However, the key thing to remember about those findings was that cranberry products, like supplements, were effective—not cranberry juiceThe beverage itself isn't considered adequate because it doesn't usually have enough PAC to make a significant difference, explained Dr. Moore.

"You'd have to drink two liters of cranberry juice a day to have enough of the active ingredient to be beneficial," added Dr. Moore.

Also, many cranberry juice drinks pack added sugar to offset their tart flavor. Excess added sugar could adversely affect your overall health and nutrition.

Do Cranberry Supplements Prevent UTIs?

Rather than trying to sip your way to fewer UTIs, consider taking a cranberry supplement. They're made with a specific amount of PAC, so you know exactly how much you're getting.

Like juice, cranberry supplements have mixed evidence of their ability to prevent UTIs. According to a review published in 2017 in the Journal of Urology, cranberry products significantly lower the rates of UTIs.

But other research on UTI-prone people—like older adults, nursing home residents, and those with spinal cord injuries that make bladder control difficult—has found that cranberry supplements don't help decrease infection rates.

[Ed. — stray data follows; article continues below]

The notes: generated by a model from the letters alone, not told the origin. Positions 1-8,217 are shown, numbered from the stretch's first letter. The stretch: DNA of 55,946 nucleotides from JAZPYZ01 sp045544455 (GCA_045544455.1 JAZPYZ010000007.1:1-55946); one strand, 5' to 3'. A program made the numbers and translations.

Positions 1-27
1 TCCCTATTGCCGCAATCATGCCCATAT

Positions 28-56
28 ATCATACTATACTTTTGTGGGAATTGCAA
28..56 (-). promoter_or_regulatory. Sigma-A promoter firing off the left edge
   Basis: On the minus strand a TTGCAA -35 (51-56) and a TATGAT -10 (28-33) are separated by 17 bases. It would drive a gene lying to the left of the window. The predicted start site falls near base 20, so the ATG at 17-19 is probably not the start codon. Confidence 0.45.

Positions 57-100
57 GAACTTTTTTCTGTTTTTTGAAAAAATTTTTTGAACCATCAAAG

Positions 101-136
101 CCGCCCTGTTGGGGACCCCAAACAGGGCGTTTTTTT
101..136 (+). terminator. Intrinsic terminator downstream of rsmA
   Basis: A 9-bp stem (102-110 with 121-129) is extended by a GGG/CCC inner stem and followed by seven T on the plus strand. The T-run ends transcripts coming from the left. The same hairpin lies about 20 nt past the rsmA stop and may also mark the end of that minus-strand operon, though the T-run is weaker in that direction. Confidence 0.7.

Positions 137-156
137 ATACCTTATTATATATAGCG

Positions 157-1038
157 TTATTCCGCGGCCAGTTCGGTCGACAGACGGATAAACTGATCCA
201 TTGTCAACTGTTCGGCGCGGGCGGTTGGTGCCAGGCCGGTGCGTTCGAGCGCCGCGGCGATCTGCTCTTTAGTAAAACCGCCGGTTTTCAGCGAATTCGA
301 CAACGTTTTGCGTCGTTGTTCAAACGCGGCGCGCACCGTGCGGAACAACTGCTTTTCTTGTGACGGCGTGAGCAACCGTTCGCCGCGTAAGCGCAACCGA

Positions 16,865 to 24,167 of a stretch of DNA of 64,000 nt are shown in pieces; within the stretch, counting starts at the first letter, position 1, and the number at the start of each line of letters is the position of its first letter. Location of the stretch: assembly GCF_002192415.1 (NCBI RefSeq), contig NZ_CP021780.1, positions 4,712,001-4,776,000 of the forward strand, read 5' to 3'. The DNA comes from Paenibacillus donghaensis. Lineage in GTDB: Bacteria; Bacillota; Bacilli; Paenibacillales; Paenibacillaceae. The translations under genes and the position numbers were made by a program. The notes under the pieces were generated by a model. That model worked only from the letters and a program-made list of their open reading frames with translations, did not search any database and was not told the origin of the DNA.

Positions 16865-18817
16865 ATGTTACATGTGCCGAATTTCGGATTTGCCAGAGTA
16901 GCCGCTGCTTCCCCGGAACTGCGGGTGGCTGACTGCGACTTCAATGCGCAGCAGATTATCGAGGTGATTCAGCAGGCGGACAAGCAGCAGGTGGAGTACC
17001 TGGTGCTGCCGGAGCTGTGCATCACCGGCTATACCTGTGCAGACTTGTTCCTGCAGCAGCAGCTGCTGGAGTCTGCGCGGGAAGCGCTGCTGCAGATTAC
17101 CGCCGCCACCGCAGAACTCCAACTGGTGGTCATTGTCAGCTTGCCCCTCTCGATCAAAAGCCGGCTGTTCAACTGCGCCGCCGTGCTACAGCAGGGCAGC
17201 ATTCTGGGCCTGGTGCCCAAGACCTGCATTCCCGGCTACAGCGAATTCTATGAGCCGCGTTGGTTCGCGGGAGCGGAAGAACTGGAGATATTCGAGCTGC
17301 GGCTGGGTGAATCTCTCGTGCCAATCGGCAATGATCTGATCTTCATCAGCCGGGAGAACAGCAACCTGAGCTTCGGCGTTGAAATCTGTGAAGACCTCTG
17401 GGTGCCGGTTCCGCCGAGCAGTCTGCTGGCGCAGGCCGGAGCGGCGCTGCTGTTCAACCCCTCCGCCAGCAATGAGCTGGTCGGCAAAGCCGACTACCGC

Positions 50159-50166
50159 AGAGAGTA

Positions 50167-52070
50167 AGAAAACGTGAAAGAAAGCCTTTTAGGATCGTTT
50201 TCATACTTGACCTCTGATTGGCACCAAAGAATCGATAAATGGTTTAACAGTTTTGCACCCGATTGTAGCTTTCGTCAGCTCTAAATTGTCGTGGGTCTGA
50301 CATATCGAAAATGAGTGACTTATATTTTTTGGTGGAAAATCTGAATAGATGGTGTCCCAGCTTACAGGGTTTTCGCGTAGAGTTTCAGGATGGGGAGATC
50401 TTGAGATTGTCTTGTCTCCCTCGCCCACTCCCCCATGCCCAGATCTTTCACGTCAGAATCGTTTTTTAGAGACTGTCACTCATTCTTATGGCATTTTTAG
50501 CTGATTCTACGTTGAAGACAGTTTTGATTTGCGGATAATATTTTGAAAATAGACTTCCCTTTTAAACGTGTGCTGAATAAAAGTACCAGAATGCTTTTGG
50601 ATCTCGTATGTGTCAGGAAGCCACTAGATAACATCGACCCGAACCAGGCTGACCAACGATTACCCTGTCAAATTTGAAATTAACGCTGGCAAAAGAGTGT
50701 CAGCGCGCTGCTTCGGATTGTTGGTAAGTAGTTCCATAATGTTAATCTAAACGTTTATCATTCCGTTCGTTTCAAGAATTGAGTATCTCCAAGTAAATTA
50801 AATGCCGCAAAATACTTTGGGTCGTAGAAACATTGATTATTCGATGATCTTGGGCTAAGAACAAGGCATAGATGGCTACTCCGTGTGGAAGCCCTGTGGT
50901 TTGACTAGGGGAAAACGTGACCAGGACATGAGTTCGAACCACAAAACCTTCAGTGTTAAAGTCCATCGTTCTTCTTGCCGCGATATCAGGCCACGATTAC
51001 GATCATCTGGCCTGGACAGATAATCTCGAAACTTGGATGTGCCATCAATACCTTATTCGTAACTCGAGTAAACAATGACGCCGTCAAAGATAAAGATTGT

More research is needed to determine whether cranberry supplements prevent UTIs. But as of November 2022, since there's no evidence that those tablets cause harm, they might be worth a try, especially if you frequently come down with UTIs. 

"I have plenty of patients who will load up on cranberry supplements around sexual activity, and for some women, that's enough to prevent a UTI," said Karyn Eilber, MD, a urologist at Cedars-Sinai Medical Center in Los Angeles and founder of Glissant.

Additionally, Dr. Moore recommended cranberry supplements, stating that "there are no downsides to taking it. There's no gastrointestinal toxicity and no risk of [developing bacterial] resistance." 

"If we can prevent infections using supplements, it can help reserve antibiotics for [the] actual treatment," added Dr. Moore.

How To Choose a Cranberry Supplement for UTI Prevention

If you're thinking of trying cranberry supplements for a UTI, consult your healthcare provider. While cranberry tablets aren't necessarily dangerous, it's always a good idea to discuss trying new supplements with your healthcare provider.